House denies introduction of bill to increase Game and Fish license fees
by Dustin Bleizeffer
— February 10, 2014
This afternoon the Wyoming House voted down introduction of legislation (26 ayes to 32 nays) that would have increased Game and Fish license fees — the second year in a row that a license fee increase has been denied.
Conversely, the Senate approved introduction of SF 45, a bill to shift the cost of the Game and Fish department’s grizzly bear management program and the cost of health insurance increases for department employees to the state’s General Fund. That bill would help free up approximately $5 million in the portion of the Game and Fish budget that is supported by license fees.
“I’m disappointed,” Catherine Thagard, coordinator for the Wyoming Sportsmen’s Alliance, said of the defeat of HB 31 (license fees). “But, from my perspective, this is just the beginning of the discussion. … We need sustainable support of Wyoming’s wildlife resource.”
Last year’s defeated license fee increase was for 20 percent, while this year’s legislation called for a 10 percent increase.
The Wyoming Sportsmen’s Alliance formed in response to the defeat of license fee increases in the 2013 legislative session. In the run up to the 2014 session, the Wyoming Sportsmen’s Alliance pointed to new polling that suggests 63 percent of Wyoming residents support an increase in license fees.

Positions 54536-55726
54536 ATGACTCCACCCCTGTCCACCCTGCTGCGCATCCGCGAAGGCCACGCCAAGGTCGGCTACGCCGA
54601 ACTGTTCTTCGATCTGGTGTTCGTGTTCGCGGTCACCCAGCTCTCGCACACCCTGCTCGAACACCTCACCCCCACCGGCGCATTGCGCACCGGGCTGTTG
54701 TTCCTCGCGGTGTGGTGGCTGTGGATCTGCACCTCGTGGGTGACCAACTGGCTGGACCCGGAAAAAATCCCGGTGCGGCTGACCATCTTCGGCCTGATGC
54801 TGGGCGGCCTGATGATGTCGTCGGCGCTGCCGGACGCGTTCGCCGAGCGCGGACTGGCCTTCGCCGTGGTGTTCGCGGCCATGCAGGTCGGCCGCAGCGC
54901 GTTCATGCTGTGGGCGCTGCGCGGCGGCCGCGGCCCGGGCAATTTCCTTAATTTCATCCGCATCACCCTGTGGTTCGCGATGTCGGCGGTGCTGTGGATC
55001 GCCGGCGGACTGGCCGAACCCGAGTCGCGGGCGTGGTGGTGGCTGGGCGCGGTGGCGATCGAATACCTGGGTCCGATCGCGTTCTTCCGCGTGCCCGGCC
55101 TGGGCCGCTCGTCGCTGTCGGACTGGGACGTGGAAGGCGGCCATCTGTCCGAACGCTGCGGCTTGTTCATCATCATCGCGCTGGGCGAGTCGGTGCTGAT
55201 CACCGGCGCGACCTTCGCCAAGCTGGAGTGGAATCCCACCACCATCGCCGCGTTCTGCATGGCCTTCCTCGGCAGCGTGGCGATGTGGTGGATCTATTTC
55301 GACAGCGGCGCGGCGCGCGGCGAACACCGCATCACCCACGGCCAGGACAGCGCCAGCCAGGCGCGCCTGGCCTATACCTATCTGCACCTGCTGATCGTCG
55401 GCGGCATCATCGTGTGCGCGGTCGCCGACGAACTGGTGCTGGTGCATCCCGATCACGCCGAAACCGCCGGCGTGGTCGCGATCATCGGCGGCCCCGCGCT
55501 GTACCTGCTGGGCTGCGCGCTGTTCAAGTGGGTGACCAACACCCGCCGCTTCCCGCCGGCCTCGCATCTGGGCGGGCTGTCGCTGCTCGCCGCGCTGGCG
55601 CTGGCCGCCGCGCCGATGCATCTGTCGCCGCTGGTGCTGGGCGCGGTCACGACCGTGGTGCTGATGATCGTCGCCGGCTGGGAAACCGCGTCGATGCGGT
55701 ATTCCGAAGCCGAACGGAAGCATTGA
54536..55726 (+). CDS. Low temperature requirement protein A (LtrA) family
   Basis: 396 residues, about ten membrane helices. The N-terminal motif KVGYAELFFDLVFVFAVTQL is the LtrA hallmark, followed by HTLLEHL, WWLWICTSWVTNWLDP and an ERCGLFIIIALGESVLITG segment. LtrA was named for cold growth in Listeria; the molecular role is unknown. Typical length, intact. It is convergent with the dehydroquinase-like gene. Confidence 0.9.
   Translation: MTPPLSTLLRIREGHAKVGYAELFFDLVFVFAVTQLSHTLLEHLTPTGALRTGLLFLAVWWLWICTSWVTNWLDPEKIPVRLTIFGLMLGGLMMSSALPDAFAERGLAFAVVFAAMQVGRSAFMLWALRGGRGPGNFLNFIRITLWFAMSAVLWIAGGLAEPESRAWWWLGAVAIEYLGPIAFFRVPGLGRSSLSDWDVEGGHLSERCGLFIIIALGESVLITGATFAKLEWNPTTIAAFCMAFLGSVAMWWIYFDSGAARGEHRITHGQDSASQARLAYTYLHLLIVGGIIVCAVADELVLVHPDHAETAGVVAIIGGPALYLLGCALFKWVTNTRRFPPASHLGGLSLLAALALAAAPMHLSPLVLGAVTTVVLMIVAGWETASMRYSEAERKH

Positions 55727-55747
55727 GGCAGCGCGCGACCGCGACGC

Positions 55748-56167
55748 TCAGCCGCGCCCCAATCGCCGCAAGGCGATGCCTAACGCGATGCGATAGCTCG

A steadfast opponent of license fee increases, Wyoming Sportsmen for Fish and Wildlife, has argued that a fee increase cannot be justified until the Game and Fish department makes clear its priorities, goals and conducts a detailed cost-benefit analysis of programs within its budget. “They (license fee increase supporters) either don’t understand it or they’re afraid to do the cost-benefit analysis,” Wyoming Sportsmen for Fish and Wildlife executive director Bob Wharff told WyoFile after the House vote on Monday afternoon.
Wharff said his organization doesn’t want to see the Game and Fish Department suffer, and said that it would support license fee increases if the cost-benefit analysis can be made. “We need to do a program by program assessment.”
Wyoming lawmakers imposted $6.6 million in combined cuts to the Game and Fish Department’s 2013 and 2014 budgets — without the offset of the license fee increase — resulting in the closure of public lands access and youth recruitment programs, and resulting in a smaller staff. Many fear the cuts, in addition to pending cuts for 2015 and beyond, may seriously hamstring the amount of in-the-field enforcement and biology research, potentially diminishing Wyoming’s wildlife resource, which sportsmen argue is at the core of Wyoming’s $2.9 billion annual tourism and travel industry.
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